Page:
17. 17.
    Stubbings G, Bigwood T (2009) The development and validation of a multiclass liquid chromatography tandem mass spectrometry (LC-MS/MS) procedure for the determination of veterinary drug residues in animal tissue using a QuEChERS (quick, easy, cheap, effective, rugged and safe) approach. Anal Chim Acta 637(1–2):68–78CrossRefGoogle Scholar
  18. 18.
    Anastassiades M, Lehotay SJ, Stajnbaher D, Schenck FJ (2003) Fast and easy multiresidue method employing acetonitrile extraction/partitioning and “dispersive solid-phase extraction” for the determination of pesticide residues in produce. J AOAC Int 86(2):412–431Google Scholar
  19. 19.
    Zhao L, Stevens J (2010) Determination of quinolone antibiotics in bovine liver using Agilent SampliQ QuEChERs kits by LC/MS/MS. 2010 edn. Agilent Technologies, Inc., WilmingtonGoogle Scholar
  20. 20.
    Costain RM, Fesser AC, McKenzie D, Mizuno M, MacNeil JD (2008) Identification of hormone esters in injection site in muscle tissues by LC/MS/MS. Food Addit Contam Part A Chem Anal Control Expo Risk Assess 25(12):1520–1529CrossRefGoogle Scholar
  21. 21.
    Xu J, Wu L, Chen W, Chang AC (2008) Simultaneous determination of pharmaceuticals, endocrine disrupting compounds and hormone in soils by gas chromatography-mass spectrometry. J Chromatogr A 1202(2):189–195CrossRefGoogle Scholar
  22. 22.
    Regal P, Vazquez BI, Franco CM, Cepeda A, Fente C (2009) Quantitative LC-MS/MS method for the sensitive and simultaneous determination of natural hormones in bovine serum. J Chromatogr B Analyt Technol Biomed Life Sci 877(24):2457–2464CrossRefGoogle Scholar
  23. 23.
    Harvey CN, Esmail M, Wang Q, Brooks AI, Zachow R, Uzumcu M (2009) Effect of the methoxychlor metabolite HPTE on the rat ovarian granulosa cell transcriptome in vitro. Toxicol Sci 110(1):95–106CrossRefGoogle Scholar
  24. 24.
    Sierra-Santoyo A, Castaneda-Hernandez G, Harrison RA, Barton HA, Hughes MF (2008) Pharmacokinetics and dosimetry of the antiandrogen vinclozolin after oral administration in the rat. Toxicol Sci 106(1):55–63CrossRefGoogle Scholar
  25. 25.
    Okazaki K, Okazaki S, Nishimura S, Nakamura H, Kitamura Y, Hatayama K, Nakamura A, Tsuda T, Katsumata T, Nishikawa A, Hirose M (2001) A repeated 28-day oral dose toxicity study of methoxychlor in rats, based on the ‘enhanced OECD test guideline 407’ for screening endocrine-disrupting chemicals. Arch Toxicol 75(9):513–521CrossRefGoogle Scholar
  26. 26.
    Shibayama H, Kotera T, Shinoda Y, Hanada T, Kajihara T, Ueda M, Tamura H, Ishibashi S, Yamashita Y, Ochi S (2009) Collaborative work on evaluation of ovarian toxicity. 14) Two- or four-week repeated-dose studies and fertility study of atrazine in female rats. J Toxicol Sci 34(Suppl 1):SP147–SP155CrossRefGoogle Scholar
  27. 27.
    Shin JH, Moon HJ, Kim TS, Kang IH, Ki HY, Choi KS, Han SY (2006) Repeated 28-day oral toxicity study of vinclozolin in rats based on the draft protocol for the “Enhanced OECD Test Guideline No. 407” to detect endocrine effects. Arch Toxicol 80(9):547–554CrossRefGoogle Scholar
  28. 28.
    Quignot N, Arnaud M, Robidel F, Lecomte A, Tournier M, Cren-Olive C, Barouki R, Lemazurier E (2012) Characterization of endocrine-disrupting chemicals based on hormonal balance disruption in male and female adult rats. Reprod Toxicol.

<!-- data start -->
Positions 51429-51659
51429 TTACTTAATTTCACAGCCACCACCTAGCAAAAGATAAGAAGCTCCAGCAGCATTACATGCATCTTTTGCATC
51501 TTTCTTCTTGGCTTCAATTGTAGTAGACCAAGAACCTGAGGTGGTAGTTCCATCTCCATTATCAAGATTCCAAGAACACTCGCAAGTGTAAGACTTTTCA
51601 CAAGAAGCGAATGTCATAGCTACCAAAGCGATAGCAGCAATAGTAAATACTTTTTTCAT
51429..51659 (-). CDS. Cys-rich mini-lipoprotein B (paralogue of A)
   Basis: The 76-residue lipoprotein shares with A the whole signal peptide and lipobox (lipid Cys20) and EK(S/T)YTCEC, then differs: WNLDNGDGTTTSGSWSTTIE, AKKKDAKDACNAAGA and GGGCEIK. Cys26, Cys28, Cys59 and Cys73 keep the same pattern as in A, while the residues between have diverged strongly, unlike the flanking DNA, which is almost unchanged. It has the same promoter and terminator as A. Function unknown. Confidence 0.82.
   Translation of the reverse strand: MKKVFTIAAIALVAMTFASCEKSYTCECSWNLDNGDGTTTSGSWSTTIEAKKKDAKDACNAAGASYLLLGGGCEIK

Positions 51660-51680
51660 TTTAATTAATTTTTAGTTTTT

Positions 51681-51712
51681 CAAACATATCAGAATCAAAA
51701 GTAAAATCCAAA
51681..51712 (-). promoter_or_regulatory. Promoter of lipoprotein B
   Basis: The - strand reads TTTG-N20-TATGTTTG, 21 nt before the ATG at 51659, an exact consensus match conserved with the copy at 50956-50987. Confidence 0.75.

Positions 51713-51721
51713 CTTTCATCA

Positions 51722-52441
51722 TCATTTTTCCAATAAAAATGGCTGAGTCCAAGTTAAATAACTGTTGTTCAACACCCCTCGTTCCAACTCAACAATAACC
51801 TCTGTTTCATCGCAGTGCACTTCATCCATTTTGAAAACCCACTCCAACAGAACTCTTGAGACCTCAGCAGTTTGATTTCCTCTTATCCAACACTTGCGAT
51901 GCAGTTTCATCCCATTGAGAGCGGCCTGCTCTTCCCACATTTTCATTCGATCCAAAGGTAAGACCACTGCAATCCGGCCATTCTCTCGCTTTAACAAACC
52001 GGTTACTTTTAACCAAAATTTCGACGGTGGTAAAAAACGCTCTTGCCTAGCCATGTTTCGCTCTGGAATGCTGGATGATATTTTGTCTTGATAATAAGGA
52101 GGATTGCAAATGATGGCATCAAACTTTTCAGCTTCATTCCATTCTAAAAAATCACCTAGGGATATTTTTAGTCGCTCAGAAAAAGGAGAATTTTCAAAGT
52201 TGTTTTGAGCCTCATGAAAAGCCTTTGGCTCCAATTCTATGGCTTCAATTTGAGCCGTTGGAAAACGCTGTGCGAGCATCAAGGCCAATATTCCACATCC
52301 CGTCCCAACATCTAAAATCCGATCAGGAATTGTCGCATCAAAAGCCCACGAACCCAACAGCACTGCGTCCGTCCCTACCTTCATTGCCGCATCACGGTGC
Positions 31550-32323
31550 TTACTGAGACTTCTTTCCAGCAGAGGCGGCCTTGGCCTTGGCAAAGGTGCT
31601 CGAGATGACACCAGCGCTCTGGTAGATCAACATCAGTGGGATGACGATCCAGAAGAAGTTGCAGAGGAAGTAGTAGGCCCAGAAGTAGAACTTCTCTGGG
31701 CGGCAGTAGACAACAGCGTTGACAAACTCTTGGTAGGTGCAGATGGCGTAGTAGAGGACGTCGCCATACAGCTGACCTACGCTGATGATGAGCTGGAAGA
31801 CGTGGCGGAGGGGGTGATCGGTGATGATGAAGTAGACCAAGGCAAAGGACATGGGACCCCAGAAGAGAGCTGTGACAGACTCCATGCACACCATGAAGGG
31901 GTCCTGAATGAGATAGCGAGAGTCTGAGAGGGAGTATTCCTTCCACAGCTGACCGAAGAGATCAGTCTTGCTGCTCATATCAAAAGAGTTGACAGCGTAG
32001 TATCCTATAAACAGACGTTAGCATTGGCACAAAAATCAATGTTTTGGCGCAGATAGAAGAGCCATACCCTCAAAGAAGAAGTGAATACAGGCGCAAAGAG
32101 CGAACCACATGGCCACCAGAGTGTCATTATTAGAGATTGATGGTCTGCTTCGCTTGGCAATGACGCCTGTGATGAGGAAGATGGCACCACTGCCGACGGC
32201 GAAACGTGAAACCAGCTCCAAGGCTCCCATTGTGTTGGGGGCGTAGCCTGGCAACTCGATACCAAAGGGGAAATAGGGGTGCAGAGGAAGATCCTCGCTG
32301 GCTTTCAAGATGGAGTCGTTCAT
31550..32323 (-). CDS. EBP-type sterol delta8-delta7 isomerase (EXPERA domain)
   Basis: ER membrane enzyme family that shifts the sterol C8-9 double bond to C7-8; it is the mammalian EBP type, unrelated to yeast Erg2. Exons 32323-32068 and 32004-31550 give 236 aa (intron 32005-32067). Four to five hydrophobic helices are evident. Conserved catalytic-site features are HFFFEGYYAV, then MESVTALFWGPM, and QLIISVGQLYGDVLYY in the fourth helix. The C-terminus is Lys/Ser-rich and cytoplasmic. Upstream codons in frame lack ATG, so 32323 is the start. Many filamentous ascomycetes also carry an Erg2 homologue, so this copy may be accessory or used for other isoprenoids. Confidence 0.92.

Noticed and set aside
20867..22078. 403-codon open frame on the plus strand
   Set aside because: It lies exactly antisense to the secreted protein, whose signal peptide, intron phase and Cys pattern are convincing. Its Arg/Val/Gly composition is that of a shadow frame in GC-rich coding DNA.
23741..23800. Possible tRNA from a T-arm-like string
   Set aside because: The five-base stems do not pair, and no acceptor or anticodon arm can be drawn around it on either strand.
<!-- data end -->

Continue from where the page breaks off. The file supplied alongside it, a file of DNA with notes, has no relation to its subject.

29. 29.
    Goldman JM, Murr AS, Cooper RL (2007) The rodent estrous cycle: characterization of vaginal cytology and its utility in toxicological studies. Birth Defects Res B Dev Reprod Toxicol 80(2):84–97CrossRefGoogle Scholar
  30. 30.
    ICH (2005) Paper presented at the ICH harmonised tripartite guideline, validation of analytical procedures: text and methodology Q2(R1). Paper presented at the International Conference on Harmonisation of technical requirements for registration of pharmaceuticals for human use, GenevaGoogle Scholar
  31. 31.
    Mansilha C, Melo A, Rebelo H, Ferreira IM, Pinho O, Domingues V, Pinho C, Gameiro P (2010) Quantification of endocrine disruptors and pesticides in water by gas chromatography–tandem mass spectrometry. Method validation using weighted linear regression schemes. J Chromatogr A 1217(43):6681–6691CrossRefGoogle Scholar
  32. 32.
    Hewavitharana AK (2011) Matrix matching in liquid chromatography-mass spectrometry with stable isotope labelled internal standards—is it necessary? J Chromatogr A 1218(2):359–361CrossRefGoogle Scholar
  33. 33.
    Majors RE (2008) QuEChERS—a new technique for multiresidue analysis of pesticides in foods and agricultural samples. Lc Gc Asia Pac 11Google Scholar
  34. 34.
    Przybylski C, Segard C (2009) Method for routine screening of pesticides and metabolites in meat based baby-food using extraction and gas chromatography–mass spectrometry. J Sep Sci 32(11):1858–1867CrossRefGoogle Scholar
  35. 35.
    Manson JE (2008) Prenatal exposure to sex steroid hormones and behavioral/cognitive outcomes. Metabolism 57(Suppl 2):S16–S21CrossRefGoogle Scholar
  36. 36.
    Stoker TE, Laws SC, Guidici DL, Cooper RL (2000) The effect of atrazine on puberty in male Wistar rats: an evaluation in the protocol for the assessment of pubertal development and thyroid function. Toxicol Sci 58(1):50–59CrossRefGoogle Scholar
  37. 37.
    Sanderson JT, Boerma J, Lansbergen GW, van den Berg M (2002) Induction and inhibition of aromatase (CYP19) activity by various classes of pesticides in H295R human adrenocortical carcinoma cells. Toxicol Appl Pharmacol 182(1):44–54CrossRefGoogle Scholar
  38. 38.
    Akgul Y, Derk RC, Meighan T, Rao KM, Murono EP (2008) The methoxychlor metabolite, HPTE, directly inhibits the catalytic activity of cholesterol side-chain cleavage (P450scc) in cultured rat ovarian cells. Reprod toxicol (Elmsford, NY) 25(1):67–75CrossRefGoogle Scholar
  39. 39.
    Quignot N, Desmots S, Barouki R, Lemazurier E (2012) A comparison of two human cell lines and two rat gonadal cell primary cultures as in vitro screening tools for aromatase modulation. Toxicol In Vitro 26(1):107–118CrossRefGoogle Scholar

Copyright information

© Springer-Verlag 2012

Authors and Affiliations

  • Nadia Quignot
    • 1
    Email author
  • Mikaël Tournier
    • 2
  • Charlène Pouech
    • 2
  • Cécile Cren-Olivé
    • 2
  • Robert Barouki
    • 3
  • Emmanuel Lemazurier
    • 1
  1. 1.Experimental Toxicology UnitINERIS, Parc Technologique ALATAVerneuil-en-HalatteFrance
  2. 2.Département Service Central d’AnalyseUMR CNRS 5280, Institut des Sciences AnalytiquesSolaizeFrance
  3. 3.INSERM UMR-S 747, Université Paris DescartesParisFrance

Personalised recommendations